The exhaustive search for missing flight MH370 has officially been called off after nearly three years without locating the doomed Malaysia Airlines jet.
MH370 vanished on March 8, 2014, with 239 people on board, sparking a massive, multi-million dollar and multi-nation search for the plane over a 120,000 sq km stretch of the Indian Ocean.
Six Australians were on board.
Authorities from Australia, Malaysia and China on Tuesday confirmed the search for the missing plane, which vanished en route to Beijing from Kuala Lumpur, was suspended.
"Today the last search vessel has left the underwater search area. Malaysia Airlines flight MH370 has not been located in the 120,000 square-kilometre underwater search area in the southern Indian Ocean," the Joint Agency Coordination Centre (JACC) announced in a statement.
"Despite every effort using the best science available, cutting edge technology, as well as modelling and advice from highly skilled professionals who are the best in their field, unfortunately, the search has not been able to locate the aircraft. Accordingly, the underwater search for MH370 has been suspended.
"The decision to suspend the underwater search has not been taken lightly nor without sadness. It is consistent with decisions made by our three countries in the July 2016 Ministerial Tripartite meeting in Putrajaya Malaysia.
In July, authorities warned the search would be suspended if no new results were found, which the statement on Tuesday confirmed. To date no new information has been discovered to determine the specific location of the aircraft, the statement said.
In December Australian Transport Safety Bureau analysis found the plane likely crashed north of the existing search zone.
Traces of the plane have been found washed up on the island country Mauritius, the French island Reunion and an island off the coast of Tanzania.
Reuters reports as many as 30 other pieces of wreckage found there and also at beaches in Mozambique, Tanzania and South Africa are suspected to have come from the plane.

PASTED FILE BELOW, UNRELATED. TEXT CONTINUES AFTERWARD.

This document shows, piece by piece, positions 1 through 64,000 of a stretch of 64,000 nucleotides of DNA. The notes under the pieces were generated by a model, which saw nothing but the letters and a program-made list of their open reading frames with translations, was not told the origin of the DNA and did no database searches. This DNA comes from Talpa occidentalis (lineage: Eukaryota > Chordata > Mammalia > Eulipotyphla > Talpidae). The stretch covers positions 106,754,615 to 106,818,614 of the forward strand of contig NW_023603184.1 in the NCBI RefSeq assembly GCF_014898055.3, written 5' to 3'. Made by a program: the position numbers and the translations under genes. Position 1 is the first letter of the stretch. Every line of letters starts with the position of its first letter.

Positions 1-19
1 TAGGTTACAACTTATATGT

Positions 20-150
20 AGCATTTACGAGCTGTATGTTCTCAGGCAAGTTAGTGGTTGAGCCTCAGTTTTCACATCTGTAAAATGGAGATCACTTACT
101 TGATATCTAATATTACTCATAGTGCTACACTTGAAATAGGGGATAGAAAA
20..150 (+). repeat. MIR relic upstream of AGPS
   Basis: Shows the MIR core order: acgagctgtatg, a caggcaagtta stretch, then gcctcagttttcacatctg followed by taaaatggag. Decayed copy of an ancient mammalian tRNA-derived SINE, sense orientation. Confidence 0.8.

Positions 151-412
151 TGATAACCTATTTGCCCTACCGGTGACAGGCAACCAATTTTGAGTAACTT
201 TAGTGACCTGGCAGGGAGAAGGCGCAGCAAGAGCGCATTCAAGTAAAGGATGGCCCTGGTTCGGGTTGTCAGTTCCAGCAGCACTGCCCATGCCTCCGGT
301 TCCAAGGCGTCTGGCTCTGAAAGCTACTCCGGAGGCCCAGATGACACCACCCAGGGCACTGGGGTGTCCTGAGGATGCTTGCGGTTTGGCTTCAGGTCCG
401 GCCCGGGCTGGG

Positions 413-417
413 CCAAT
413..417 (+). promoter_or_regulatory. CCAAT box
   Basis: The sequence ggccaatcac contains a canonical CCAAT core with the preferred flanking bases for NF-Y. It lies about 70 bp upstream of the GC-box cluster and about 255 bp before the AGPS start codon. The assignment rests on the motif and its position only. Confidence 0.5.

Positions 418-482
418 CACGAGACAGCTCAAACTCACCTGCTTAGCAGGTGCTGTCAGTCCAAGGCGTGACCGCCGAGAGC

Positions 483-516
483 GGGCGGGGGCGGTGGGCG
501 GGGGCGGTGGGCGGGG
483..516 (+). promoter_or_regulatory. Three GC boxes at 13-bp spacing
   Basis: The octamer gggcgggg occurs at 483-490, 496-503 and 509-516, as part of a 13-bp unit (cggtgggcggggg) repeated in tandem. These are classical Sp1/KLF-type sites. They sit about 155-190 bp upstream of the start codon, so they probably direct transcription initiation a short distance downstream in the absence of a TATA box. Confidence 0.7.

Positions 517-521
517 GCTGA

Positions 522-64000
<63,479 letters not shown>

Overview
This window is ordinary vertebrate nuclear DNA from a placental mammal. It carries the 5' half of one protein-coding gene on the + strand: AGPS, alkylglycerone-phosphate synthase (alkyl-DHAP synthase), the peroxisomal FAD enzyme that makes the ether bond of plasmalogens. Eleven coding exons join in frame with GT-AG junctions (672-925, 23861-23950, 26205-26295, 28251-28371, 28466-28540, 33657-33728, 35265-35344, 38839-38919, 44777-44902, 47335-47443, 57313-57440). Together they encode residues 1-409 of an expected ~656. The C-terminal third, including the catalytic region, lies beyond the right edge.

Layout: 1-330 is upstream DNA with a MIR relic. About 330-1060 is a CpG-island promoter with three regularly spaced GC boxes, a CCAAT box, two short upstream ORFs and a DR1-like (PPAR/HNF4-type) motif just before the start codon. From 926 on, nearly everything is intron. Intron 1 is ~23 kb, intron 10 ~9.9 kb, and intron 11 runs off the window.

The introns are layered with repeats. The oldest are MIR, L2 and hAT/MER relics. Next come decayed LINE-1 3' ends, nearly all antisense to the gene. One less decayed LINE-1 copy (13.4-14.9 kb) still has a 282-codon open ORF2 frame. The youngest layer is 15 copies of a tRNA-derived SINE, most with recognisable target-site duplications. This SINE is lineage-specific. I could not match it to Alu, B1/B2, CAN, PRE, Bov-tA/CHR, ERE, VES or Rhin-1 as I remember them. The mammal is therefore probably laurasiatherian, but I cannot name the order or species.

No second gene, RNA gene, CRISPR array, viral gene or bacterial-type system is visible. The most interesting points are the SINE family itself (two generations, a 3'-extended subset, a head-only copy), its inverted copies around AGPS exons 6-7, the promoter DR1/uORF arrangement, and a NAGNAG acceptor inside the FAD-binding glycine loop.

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Timeline of missing Malaysia Airlines flight MH370
March 8, 2014: MH370 flight departs from Kuala Lumpur, en route to Beijing, and loses contact with air traffic control
March 8,2014: A full-scale international search and rescue operation begins. Authorities target waters between Vietnam and Malaysia.
March 13, 2014: Search fails to find trace of MH370 where Chinese satellites spotted three "floating objects" in the ocean.
March 16, 2014: Malaysia calls for help from 25 countries, as search expands across 11 countries.
March 18, 2014: Australia leads new search for wreckage 3,000 kilometres south-west of Perth.
April 4, 2014: Malaysian authorities release transcript of pilot communication with the final words "all right, good night".
April 6, 2014: Black box was thought to be detected off Perth with signals detected, however signals fell silent days later. No trace of the missing plane was found.
April 30, 2014: Aerial search ends and the preliminary report is released the following day.
June 10, 2014: Search coordinator says the search could take more than two years.
October 8, 2014: Search moves south, off the Western Australian coast after Prime Minister Tony Abbott confirmed an underwater search would take place in September. Australia signed a $50 million contract to use two vessels for the search.
January 29, 2015: Malaysia announced all 239 passengers and crew are presumed dead, and MH370 declared an accident.
March 7, 2015: Malaysia's transport minister says new plan will be formulated and data will be re-examined.
July 29, 2015: Debris found on French Indian Ocean island of La Reunion.
May 10, 2016: Fragment of plane wing found is in Mauritius, and later identified as part if MH370. It is one of 33 pieces suspected to be from the missing flight.
July 22, 2016: Officials announce the search for MH370 will be called off if plane is not found by December.
January 17, 2016: Search for MH370 officially called off.